Keep that in mind the next time you see an inflammatory headline providing a quick fix for all of your dietary woes.

 

Robyn Flipse, MS, MA, RDN, "The Everyday RD," is an author and nutrition consultant who has headed the nutrition services department in a large teaching hospital and maintained a private practice where she provided diet therapy to individuals and families. With more than 30 years of experience, Robyn is motivated by the opportunity to help people make the best eating decisions for their everyday diet. She believes that choosing what to eat should not be a daily battle and aims to separate the facts from the fiction so you can enjoy eating well.

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The Sweet Truth about Your Health Concerns

Susan Mitchell, PhD, RDN, LDN, FAND

Growing up in the South, homemade desserts were a part of life. My Mom made fabulous baked goods like sticky buns and desserts like angel food cake or pecan pie on birthdays. My passion for food and baking comes from watching her and experiencing how cooking food for your family and friends is about relationships and love. Portions were not obscene. A cookie didn’t resemble a small pizza.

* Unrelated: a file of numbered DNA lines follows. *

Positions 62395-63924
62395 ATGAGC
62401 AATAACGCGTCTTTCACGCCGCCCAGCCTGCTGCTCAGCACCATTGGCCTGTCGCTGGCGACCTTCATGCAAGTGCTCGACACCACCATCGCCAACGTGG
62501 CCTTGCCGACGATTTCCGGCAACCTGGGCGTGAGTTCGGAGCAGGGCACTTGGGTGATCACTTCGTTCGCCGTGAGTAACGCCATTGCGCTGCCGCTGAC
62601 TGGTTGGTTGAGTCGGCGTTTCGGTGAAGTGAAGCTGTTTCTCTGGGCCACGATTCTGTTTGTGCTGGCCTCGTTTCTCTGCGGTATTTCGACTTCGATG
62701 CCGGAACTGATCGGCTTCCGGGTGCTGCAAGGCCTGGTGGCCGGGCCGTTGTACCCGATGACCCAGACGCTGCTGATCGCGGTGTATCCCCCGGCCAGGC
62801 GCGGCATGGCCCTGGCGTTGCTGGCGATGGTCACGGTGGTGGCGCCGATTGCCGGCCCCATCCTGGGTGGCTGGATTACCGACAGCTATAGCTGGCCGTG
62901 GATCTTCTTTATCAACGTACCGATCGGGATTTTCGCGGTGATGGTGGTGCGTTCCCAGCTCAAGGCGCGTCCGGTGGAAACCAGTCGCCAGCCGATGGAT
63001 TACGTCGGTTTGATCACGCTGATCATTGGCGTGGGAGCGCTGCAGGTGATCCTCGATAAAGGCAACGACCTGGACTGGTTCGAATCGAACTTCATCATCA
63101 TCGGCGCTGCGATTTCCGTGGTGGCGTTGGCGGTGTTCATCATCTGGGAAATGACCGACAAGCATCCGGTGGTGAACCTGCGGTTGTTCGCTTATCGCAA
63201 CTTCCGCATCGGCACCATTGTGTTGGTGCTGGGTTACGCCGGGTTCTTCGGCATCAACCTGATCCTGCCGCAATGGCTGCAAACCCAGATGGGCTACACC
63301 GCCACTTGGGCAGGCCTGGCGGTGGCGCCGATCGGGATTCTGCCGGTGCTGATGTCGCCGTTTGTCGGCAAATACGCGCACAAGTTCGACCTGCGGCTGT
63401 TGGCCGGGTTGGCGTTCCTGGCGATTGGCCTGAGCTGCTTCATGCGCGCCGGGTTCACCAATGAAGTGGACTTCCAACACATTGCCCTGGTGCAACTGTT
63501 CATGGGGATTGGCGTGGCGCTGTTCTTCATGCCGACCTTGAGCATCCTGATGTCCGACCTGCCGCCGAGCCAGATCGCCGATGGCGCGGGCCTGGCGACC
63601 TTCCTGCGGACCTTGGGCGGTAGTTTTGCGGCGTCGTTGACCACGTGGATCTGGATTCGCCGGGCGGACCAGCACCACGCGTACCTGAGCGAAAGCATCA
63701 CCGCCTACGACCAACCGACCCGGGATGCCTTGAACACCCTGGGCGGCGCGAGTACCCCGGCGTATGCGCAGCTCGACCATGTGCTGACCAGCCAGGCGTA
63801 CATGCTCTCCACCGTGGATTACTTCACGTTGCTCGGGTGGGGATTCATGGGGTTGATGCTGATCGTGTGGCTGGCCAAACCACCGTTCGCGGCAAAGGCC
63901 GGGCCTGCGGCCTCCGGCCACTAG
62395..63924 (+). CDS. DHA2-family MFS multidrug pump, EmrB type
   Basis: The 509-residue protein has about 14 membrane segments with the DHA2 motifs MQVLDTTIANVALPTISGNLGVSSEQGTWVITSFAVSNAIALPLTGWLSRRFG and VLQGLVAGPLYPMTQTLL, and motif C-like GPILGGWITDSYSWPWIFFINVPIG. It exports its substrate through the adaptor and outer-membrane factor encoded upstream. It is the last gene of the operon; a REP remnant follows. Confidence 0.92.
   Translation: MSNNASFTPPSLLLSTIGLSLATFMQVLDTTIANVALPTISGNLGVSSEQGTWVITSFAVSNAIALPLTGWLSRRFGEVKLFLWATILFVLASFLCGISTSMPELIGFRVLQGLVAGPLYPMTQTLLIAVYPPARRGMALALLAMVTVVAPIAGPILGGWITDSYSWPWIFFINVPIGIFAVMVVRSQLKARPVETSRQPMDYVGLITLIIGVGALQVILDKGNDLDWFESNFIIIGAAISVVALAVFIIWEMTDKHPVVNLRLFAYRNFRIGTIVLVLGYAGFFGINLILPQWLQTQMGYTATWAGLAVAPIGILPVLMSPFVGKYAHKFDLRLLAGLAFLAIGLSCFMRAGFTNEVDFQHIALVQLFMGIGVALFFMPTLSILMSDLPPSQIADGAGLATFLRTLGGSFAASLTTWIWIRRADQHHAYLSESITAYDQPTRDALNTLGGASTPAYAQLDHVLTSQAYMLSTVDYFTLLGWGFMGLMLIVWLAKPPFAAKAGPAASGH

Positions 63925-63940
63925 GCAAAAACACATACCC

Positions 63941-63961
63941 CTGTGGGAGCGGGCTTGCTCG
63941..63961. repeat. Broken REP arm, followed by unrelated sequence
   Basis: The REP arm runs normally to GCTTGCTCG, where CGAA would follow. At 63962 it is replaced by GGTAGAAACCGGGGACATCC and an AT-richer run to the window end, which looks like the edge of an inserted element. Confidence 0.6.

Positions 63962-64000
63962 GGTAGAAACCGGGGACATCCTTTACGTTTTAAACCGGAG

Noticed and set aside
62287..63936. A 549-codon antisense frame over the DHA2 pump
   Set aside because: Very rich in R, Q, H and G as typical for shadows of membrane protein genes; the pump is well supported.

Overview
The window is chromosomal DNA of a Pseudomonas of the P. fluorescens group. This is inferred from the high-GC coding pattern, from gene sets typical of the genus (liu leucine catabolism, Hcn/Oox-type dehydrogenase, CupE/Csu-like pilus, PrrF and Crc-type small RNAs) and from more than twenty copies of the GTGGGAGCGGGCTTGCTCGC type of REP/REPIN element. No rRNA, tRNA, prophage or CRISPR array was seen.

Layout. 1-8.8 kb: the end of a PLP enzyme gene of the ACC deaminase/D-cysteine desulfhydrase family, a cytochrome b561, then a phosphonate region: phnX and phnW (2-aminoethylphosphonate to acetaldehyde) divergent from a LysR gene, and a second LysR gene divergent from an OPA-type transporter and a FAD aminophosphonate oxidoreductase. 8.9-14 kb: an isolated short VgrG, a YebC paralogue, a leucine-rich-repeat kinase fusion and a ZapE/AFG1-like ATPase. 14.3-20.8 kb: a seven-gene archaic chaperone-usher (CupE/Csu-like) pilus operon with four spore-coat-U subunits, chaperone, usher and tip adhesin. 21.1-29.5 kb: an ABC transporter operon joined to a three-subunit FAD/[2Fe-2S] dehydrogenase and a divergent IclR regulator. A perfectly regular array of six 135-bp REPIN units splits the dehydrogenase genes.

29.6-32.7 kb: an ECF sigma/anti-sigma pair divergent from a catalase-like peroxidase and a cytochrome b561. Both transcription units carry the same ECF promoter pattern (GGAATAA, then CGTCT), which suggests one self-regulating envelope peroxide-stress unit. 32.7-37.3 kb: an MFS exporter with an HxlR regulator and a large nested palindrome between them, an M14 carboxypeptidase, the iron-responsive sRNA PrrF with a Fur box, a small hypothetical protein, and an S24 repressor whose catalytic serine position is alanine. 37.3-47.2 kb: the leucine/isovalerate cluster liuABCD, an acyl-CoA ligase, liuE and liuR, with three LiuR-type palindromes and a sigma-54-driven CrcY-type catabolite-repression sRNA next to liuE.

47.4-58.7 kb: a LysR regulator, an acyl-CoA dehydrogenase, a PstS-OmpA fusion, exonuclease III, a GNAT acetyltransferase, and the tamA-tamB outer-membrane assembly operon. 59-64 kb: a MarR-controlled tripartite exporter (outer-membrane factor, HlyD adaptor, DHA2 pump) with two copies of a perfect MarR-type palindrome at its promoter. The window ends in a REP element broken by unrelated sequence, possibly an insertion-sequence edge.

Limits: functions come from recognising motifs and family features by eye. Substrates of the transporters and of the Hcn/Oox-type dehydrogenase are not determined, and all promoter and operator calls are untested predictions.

Fast-forward and portion sizes have puffed up, the number of calories we eat everyday has shot up and many of us face health concerns. Do you? The media likes to make scapegoats out of a single food or food ingredient such as sugar. Working in this arena, I see it everyday. It’s so hard to know sound science from pseudo science. Plus, state governments attempt to add taxes to your food as a way to force change in the weight issue facing our country. But does it?

Solid evidence continues to show that soda taxes raise revenue but are unlikely to affect soda consumption or weight loss substantially. The USDA and National Health and Nutrition Examination Survey (NHANES) data both show a decline in the amount of added sugar consumed since 1999 while obesity and diabetes rates have continued to rise.